Agata Szczeszak-Brewer's students blog about literature, culture, and theory. Influenced by the likes of Joe Dillon and other Wild West adventures, the boys arrange to miss school in order to achieve a sense of freedom amid the streets of Dublin. While on their adventure, the narrator and Mahony encounter the burly sight of a Norwegian vessel, the commercial life of the city, and a peculiar conversation with an old man. We see that the boys are interested in the world around them and fulfilling their day of adventure rather than listening to an old hag from the city.
Taken from his Dubliners collection the story is narrated in the first person by an unnamed male who is looking back on an incident from his childhood and after reading the story the reader realises that Joyce may be exploring the theme of escape and failure.
Despite his desire to have an adventure or to escape from the world that he knows the narrator never actually reaches his intended destination, that being Pigeon House.
Rather he ends up sitting on an embankment while an old man, considered by critics to be a pervert, tells him what he would like to do to Mahony.
Whether Joyce is accurate or whether he is persuaded by his own personal opinion of life in Dublin is left to each individual reader to decide.
However there is no doubting that there were high levels of poverty in Dublin when Joyce wrote the story which may have contributed to the disaffection that was felt at the time by those who lived in Dublin.
Which would again suggest that there were levels of poverty in Ireland that not all Irish people, like the narrator and Mahony who are seen eating food at different stages of the story, may have encountered. Though it is also important to note that there are also some similarities between all four boys which Joyce highlights at the end of the story.
Joyce may also be attempting to criticize the Catholic Church in the story, which he also attempts to do in other stories from Dubliners. At the time many within the Irish Catholic Hierarchy considered a National Schools education, which was not only multi-denominational all religious faiths but was also not controlled by the Catholic Church, to be inferior to the education that was provided by the Catholic Church.
As to why this may have been is debatable. Viewing their own educational practices and methods to be superior to those of a state sponsored education system. The end of the story is also interesting as Joyce appears to be exploring not only the theme of disappointment but he also appears to be further exploring the theme of loyalty.
As mentioned previously the narrator never completes his adventure, he never reaches Pigeon House and as such he has not only failed in his task but there is also a sense that he is disappointed with how his day has turned out.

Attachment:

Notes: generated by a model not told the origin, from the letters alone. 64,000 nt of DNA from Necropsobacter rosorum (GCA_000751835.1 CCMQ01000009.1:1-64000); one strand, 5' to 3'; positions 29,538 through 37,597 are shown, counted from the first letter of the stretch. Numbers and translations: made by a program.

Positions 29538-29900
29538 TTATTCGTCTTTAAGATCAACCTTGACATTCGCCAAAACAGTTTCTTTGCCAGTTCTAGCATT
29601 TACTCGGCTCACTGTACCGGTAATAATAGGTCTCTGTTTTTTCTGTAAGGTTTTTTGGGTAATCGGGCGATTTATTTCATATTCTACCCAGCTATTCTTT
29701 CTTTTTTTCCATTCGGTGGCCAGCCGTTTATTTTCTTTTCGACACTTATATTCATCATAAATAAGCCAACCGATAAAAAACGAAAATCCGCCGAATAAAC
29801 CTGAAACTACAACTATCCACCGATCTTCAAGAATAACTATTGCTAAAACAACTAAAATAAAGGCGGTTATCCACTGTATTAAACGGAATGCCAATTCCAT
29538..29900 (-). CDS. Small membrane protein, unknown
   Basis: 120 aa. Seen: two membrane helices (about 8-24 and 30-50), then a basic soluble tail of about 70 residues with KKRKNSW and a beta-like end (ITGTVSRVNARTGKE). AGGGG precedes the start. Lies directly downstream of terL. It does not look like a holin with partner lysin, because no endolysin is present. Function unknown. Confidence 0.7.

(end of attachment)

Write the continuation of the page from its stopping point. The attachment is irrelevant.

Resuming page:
He has also, rather than experienced any sense of escape, been exposed to a more negative side of real life through his encounter with the old man who again many critics suggest is a pervert or a sexual deviant. If anything it is possible that Joyce by having Mahony show the same loyalty that the two poorer boys showed the girls is suggesting that despite a Catholic or Jesuit based education which the narrator and Mahony have received, the reality is that children regardless of how they are educated are in essence the same.
Cite Post McManus, Dermot. The Sitting Bee, 30 Apr.The young unnamed narrator of James Joyce's 'Araby' is in love with the older sister of his friend, Mangan, who fortunately lives just across the street from him. James Joyce's Dubliners was published in , and it was his first major work of fiction.
He'd put out a book of poems a few years earlier. He'd put out a book of poems a few years earlier. The Irish born author James Joyce was one of the most important representatives of modernism (Kreutzer ).
His first literary works appeared in a collection called Dubliners. The short stories in this collection deal with the everyday life in Dublin. ‘Poetry, even when apparently most fantastic, is always a revolt against artifice, • Mixture of symbolism and realism In his later works (Ulysses, Finnegans James Joyce The Sisters An Encounter Araby After the Race The Boarding House Eveline Two Gallants A Little Cloud Clay Counterparts A Painful Case.
In An Encounter by James Joyce we have the theme of escape, failure, paralysis, disaffection, poverty, disappointment, loyalty, education and coming of. James Joyce published his collection of short stories entitled Dubliners in Unlike some of his other works, this collection is made up of stories that focus on a particular topic—the lifestyle of the Irish middle-class in Dublin around the late s and early s.